How to Buy a House While Making Minimum Wage
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How to Buy a House While Making Minimum Wage

If you think buying a house on minimum wage is impossible think again. Tips for saving money to buy your own home while making a low wage.

Many people insist that it is impossible to live on minimum wage, much less save up to buy a house. I not only saved up enough to buy a house, but to have mortgage payments that are lower than rent.

When my daughter was born my first husband (he has since passed away) and I decided that home ownership was an important goal. We scrimped and saved, with a little luck, we eventually did manage to buy a three bed room home in a decent area of a good city (in other words we did not buy a dump in the bad part of a bad town). He worked full time for minimum wage, I worked part time for minimum wage, buying a home while making only minimum wage is possible.

Get Cheap Rent

Find whatever accommodations you can at low rent. One of the best situations to get into is one where you are looking after a property for somebody who is away for an extended period of time, such as somebody who will be living abroad for a while but does not want to sell their home, nor leave it vacant, or rent to strangers. In my situation I was lucky enough an elderly relative was going to live in a senior's home but did not want to sell their house. I still paid rent, but it was not terribly high.

This was a lucky situation, but there are many like it, such as if you can get a position managing an apartment building and act as a live in landlord (at reduced, or free rent). Some camp grounds also have live in care takers.

Other jobs, such as live in nannies, and people in the military, provide rent free living (but the military is not minimum wage).

Save It

Rather than spending your money on things you do not need, save it. Get a bank account and put your money into term deposits. Not only do you get better interest but your money is held so you cannot get carried away spending it. You might want some term deposits at 90 days, but most should be for 1 -3 years.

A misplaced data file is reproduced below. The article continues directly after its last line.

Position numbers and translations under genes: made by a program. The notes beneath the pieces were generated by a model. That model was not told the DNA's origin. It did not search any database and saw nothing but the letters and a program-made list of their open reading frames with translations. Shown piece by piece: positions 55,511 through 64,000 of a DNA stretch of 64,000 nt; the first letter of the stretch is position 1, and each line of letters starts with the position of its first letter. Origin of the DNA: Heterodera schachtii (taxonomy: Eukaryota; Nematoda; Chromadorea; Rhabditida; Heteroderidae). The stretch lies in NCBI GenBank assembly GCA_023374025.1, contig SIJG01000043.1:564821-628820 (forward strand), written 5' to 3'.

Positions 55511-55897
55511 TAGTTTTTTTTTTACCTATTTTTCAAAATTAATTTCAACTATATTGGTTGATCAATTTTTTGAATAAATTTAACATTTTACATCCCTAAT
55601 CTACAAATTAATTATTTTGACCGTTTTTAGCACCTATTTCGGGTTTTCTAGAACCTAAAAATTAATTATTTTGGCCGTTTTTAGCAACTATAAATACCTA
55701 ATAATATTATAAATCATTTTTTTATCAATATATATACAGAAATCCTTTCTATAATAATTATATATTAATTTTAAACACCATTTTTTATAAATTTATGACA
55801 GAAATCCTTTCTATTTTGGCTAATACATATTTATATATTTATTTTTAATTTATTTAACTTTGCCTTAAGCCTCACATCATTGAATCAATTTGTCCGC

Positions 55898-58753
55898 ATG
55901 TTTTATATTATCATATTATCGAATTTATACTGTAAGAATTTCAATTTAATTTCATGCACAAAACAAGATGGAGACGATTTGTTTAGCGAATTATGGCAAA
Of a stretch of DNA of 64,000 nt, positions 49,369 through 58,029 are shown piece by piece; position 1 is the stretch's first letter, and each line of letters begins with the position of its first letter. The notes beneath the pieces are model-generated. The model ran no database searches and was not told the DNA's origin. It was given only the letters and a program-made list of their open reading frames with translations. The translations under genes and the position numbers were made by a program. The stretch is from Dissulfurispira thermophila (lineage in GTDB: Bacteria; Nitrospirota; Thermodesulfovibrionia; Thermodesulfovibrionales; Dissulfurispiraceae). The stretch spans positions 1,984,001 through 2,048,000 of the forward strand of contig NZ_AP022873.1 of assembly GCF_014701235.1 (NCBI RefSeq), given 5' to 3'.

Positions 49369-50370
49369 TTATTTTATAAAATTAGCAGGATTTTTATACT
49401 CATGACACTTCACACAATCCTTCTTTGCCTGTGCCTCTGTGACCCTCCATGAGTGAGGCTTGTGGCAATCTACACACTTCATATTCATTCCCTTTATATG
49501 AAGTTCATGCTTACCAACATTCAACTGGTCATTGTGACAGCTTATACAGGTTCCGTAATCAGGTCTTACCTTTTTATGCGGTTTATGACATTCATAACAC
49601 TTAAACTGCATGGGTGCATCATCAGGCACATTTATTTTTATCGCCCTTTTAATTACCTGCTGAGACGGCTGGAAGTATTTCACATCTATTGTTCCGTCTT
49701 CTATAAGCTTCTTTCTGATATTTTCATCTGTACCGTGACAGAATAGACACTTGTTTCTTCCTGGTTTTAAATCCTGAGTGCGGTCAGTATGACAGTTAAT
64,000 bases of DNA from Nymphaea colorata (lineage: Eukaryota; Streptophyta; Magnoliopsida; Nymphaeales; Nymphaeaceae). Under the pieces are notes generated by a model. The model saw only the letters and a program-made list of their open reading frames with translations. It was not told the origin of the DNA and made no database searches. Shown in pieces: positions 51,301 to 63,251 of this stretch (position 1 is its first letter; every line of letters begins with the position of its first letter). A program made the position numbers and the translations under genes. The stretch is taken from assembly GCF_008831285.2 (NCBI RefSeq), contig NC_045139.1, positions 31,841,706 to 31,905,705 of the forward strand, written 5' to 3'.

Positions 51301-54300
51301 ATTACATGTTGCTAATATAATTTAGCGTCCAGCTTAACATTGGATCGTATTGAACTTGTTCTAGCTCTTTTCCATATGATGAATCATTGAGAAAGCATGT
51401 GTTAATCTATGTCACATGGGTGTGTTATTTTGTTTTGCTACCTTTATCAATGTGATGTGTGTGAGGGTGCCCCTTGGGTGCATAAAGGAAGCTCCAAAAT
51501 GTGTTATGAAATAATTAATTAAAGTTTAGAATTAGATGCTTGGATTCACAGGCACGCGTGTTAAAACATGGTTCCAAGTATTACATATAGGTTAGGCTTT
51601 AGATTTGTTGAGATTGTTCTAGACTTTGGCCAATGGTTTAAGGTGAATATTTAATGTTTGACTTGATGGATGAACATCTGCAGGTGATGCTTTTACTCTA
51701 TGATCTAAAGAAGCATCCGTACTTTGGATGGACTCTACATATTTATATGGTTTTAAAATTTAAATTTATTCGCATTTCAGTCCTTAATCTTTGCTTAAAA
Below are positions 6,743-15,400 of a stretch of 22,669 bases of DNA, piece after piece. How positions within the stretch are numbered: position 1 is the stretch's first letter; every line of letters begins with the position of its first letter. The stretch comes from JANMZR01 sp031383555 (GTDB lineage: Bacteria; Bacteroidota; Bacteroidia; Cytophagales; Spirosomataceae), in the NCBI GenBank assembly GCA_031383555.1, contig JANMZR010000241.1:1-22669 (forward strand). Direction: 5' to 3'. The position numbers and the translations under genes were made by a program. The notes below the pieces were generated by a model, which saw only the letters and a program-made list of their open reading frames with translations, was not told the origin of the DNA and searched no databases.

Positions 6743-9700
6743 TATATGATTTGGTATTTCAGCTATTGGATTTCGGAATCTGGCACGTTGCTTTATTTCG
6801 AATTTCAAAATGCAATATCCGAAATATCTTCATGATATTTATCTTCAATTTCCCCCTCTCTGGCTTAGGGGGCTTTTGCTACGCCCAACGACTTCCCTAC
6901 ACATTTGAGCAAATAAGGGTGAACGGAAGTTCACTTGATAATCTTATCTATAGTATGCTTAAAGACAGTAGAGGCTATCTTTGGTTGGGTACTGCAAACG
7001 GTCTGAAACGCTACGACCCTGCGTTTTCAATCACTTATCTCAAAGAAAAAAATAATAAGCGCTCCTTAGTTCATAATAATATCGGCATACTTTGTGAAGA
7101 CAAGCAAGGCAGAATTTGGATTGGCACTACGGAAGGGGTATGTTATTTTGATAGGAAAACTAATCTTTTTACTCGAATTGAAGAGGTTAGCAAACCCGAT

Live Cheaply - Be Frugal

Being frugal is the best way to save money. My husbanded and I shared one car, it cost us $1, as such we had no ongoing car payments. I lived within walking distance of work and shopping, so really did not need to dive much. We never had coffee other than what we made at home (coffee, and other drinks have a huge mark up when it comes to buying it elsewhere), if we ate out we had often had water to drink. We ate a lot of homemade soup (added health benefits come from not eating out too!).

Be Your Own Child Care

If you are making $10 an hour, but paying $5 an hour for child care, how much money are you really making? My husband and I never put our daughter in any child care facility or left her with a baby sitter. Instead we both worked our shifts so that one of us was always home. Thus even though we made a low wage it was still more than somebody paying for childcare (and our daughter wasn't growing up calling other people 'mommy').

No Pets or Luxuries

Most people reading this online shouldn't be. If you are making a low wage – and want to save up for a house – the first thing to get rid of is... your Internet!

I love pets, and currently have several, but as a renter saving for a house they were an expense I could not afford. Of course I would never encourage anyone to get rid of a pet just to save for a house, but if you do not have a pet, wait until you get a house first. My husband and I did not have cell phones, Internet, or cable TV.

homes in Edmonton

Getting a Mortgage

The trickiest part is actually getting the mortgage when your wage is so low. The bank might not think you can manage the payments. If you have done your job of saving after a few years you will have enough to make a large down payment, bringing your monthly mortgage payments to below what a monthly rent payment is. You may need a co-signer.

For my husband and I, we got a mortgage with expedited payments (payments every 2 weeks rather than 1 a month) of $220. That worked out to about $440 a month, with 2 months of the year having $660 in payments. This was way less than if we were renting the same house (rent would have been over $1000).

Remember, at that time he was working for minimum wage, I also was making minimum wage but only working part time (revolving around his schedule as per the childcare situation mentioned earlier).

Final Thoughts